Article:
Pesky bear family will be moved to Pittsburg after governor intervenes in plan to euthanize themBy MEGHAN PIERCE
Union Leader Correspondent
May 25. 2017 9:49PM
New Hampshire Fish and Game officials, overruled by Gov. Chris Sununu, expect to put out traps Friday night in an effort to capture a mother bear and her three cubs and relocate them to Pittsburg, the most northern town in the state.
Gov. Chris Sununu on Thursday said he opposed Fish and Game’s original plans to capture and euthanize the bear family, which had recently entered a home in Hanover.
“I share the concerns of many of our citizens when it comes to finding a safe and human way to remove the threat these bears represent,” Sununu said on Thursday. “I have spoken to Fish and Game and we are working on seeing what alternatives are available to resolve the situation.”
Andrew Timmins, Fish and Game’s lead bear biologist, said Friday that officers will put out culvert-style traps baited with donuts to try and capture the four bears. He said it could take several days to catch them.
The traps resemble large road culverts and have drop doors on each end that close shut once the bear enters it.
He said officers will probably have better luck in capturing them if they bait the traps with bird seed, which the bears are accustomed to eating in Hanover.
State Fish and Game experts previously concluded the bears must be euthanized because once they enter a home, they become domesticated and will continue the same behavior in the future.
Nicole Cantlin of Enfield started an online petition protesting Fish and Game’s plans to kill the bears. By 2:30 p.m. Friday, 9,832 people had signed it.
She posted an update saying the governor “put hold on destroying the bears. Seriously guys thank you all. Every single one of you! We all did this. We all are saving the bears!”
Timmins had previously explained that the department has a strict policy that says if bears enter homes they have to be destroyed.
The bears had tried to enter a home a few times before succeeding last weekend in Hanover. He said it was not the department’s preference to euthanize the bears but the mother bear and her cubs had been very active in Hanover since last summer.
Bear experts say relocation is not a solution because bears can cover a hundred miles in a few days and the family could make their way back to their old stomping ground.
“I will be happy if it works,” Timmins said.
Black bear expert Ben Kilham of Lyme said Hanover can expect more bears to move in unless changes are made. Those changes include residents taking down bird feeders and securing their garbage.
The best thing residents can do at this point is work with town officials to enact ordinances to fine for this type of behavior.
Union Leader correspondent Kimberley Haas and staff writers Kevin Landrigan and Pat Grossmith contributed to this report. Earlier version of this story continues below in full.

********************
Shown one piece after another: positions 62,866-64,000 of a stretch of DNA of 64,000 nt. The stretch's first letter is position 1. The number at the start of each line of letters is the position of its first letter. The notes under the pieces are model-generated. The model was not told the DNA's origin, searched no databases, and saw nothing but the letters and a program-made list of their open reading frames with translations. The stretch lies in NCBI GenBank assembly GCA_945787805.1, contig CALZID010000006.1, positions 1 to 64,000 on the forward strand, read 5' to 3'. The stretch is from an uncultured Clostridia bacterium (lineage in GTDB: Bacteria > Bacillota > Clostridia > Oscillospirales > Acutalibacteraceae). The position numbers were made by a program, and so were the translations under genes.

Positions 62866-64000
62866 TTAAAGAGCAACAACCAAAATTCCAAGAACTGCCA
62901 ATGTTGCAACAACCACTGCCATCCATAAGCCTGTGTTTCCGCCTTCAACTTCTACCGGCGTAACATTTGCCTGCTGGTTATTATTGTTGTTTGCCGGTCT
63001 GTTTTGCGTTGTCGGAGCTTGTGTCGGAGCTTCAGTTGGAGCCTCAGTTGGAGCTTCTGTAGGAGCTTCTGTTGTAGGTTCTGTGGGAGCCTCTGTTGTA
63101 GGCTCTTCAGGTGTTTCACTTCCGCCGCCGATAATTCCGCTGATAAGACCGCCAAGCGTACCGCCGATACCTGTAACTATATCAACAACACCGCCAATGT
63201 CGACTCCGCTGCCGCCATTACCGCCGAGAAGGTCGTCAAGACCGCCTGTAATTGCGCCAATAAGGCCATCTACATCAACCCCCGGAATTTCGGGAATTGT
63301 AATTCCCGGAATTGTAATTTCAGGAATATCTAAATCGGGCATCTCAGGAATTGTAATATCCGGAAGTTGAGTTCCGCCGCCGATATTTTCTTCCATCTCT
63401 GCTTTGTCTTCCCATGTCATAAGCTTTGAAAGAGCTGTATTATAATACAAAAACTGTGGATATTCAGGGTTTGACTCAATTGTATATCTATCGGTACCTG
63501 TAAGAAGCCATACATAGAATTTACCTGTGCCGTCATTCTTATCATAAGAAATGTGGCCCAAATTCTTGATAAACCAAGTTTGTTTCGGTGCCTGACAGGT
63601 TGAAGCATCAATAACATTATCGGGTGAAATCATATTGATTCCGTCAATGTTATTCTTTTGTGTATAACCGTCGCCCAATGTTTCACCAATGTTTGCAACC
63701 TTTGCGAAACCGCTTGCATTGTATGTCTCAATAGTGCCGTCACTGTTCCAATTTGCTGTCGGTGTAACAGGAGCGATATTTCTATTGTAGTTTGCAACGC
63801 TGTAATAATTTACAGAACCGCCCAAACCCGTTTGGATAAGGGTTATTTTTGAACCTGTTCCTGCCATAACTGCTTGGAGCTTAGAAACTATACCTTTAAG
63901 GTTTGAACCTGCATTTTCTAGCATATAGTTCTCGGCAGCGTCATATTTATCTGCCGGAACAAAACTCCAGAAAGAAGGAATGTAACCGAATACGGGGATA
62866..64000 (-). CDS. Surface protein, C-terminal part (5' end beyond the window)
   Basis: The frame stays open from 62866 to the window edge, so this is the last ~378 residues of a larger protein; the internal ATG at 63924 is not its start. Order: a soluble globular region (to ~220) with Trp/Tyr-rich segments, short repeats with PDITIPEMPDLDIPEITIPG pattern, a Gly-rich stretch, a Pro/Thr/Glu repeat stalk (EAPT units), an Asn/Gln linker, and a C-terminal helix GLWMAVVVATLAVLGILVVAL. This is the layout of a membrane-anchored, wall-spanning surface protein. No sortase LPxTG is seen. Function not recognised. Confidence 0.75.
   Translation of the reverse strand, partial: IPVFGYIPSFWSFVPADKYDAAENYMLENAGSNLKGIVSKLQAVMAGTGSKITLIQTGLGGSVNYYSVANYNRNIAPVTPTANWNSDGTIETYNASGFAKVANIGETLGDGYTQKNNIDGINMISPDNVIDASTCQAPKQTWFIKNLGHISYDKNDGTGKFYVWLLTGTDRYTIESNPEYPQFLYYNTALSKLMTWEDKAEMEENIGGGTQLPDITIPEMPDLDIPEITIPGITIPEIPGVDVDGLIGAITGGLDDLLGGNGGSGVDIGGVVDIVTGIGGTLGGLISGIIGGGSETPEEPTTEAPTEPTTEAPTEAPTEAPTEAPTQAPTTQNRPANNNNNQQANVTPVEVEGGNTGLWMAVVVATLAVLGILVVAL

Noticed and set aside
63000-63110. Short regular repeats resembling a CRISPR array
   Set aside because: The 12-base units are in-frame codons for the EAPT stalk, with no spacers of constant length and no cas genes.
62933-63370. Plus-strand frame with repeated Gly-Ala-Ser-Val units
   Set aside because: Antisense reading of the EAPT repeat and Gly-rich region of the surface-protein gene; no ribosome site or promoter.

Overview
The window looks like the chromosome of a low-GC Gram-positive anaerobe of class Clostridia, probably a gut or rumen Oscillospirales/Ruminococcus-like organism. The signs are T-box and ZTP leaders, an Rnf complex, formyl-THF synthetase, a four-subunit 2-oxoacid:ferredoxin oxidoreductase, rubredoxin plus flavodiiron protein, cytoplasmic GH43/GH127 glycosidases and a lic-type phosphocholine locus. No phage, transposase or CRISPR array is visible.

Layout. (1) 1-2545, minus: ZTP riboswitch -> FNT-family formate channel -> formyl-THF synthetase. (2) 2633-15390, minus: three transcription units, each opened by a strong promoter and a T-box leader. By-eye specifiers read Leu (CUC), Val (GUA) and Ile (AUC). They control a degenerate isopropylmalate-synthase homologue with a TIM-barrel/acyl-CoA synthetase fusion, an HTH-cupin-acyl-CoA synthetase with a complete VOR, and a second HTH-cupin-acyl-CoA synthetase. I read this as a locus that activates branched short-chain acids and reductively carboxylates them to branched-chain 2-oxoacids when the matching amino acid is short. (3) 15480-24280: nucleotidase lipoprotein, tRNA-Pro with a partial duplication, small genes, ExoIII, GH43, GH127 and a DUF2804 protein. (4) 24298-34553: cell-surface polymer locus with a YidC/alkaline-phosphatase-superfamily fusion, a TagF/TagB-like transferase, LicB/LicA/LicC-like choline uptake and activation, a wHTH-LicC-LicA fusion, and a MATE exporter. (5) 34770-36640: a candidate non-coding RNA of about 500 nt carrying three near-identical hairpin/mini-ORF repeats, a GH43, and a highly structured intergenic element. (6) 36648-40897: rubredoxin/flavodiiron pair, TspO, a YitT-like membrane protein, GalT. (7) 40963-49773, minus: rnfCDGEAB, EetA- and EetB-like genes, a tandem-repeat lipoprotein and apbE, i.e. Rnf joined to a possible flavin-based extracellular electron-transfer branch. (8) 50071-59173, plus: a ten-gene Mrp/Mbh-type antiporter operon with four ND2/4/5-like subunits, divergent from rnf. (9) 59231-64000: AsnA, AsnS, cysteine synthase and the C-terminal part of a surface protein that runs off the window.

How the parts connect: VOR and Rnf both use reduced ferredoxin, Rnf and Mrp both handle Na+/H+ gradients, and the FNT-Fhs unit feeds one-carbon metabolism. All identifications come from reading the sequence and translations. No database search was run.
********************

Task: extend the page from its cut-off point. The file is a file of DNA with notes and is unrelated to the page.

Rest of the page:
Governor: 'Don't worry, we aren't going to kill the bears'
PORTSMOUTH — Gov. Chris Sununu said Thursday afternoon that he opposes the New Hampshire Fish and Game Department's plans to capture and euthanize a mother bear and her three cubs that recently entered a home in Hanover.
"This morning, I was trying to save bears out in Hanover. If you were watching the news, we are trying to save bears. Don't worry, we aren't going to kill the bears," Sununu said in remarks at Portsmouth Regional Hospital during the Project SEARCH graduation event.
"I share the concerns of many of our citizens when it comes to finding a safe and human way to remove the threat these bears represent," Sununu said when asked if he's working with Fish and Game on a plan to remotely release the bears into the wild. "I have spoken to Fish and Game and we are working on seeing what alternatives are available to resolve the situation."
State Fish and Game experts have previously concluded the bears must be euthanized because once they enter a home, they become domesticated and will continue the same behavior in the future.
An online petition is protesting Fish and Game's plans to carry out this action.
Andrew Timmins, Fish and Game's lead bear biologist, said earlier Thursday that the petition will have no effect on the department's decision.
"We have a strict department policy that says bears that enter homes have to be destroyed," Timmins said. "That has been the decision that we have ultimately come up with based on everything that has taken place."
The tipping point came over the weekend when the bears entered a home. The bears had made a few previous attempts, Timmins said, "then they went into a house over the weekend. … Bears that enter homes will be destroyed. … It's not our preference. We've been working pretty diligently with the town of Hanover and residents since last summer to avoid getting to this point. She was very active in that community last summer with those three young cubs."
Started by Nicole Cantlin of Enfield, the petition had more than 6,000 signatures Thursday evening.
Relocation is not a solution, Timmins and black bear expert Ben Kilham of Lyme said Thursday. Kilham is New Hampshire's only licensed bear rehabilitator, and is an expert on black bear behavior.
Kilham said Hanover can expect more bears to move in unless changes are made. The best thing residents can do at this point is work with town officials to enact ordinances to fine for this type of behavior.
firstname.lastname@example.org; Union Leader correspondent Kimberley Haas and staff writer Kevin Landrigan contributed to this report.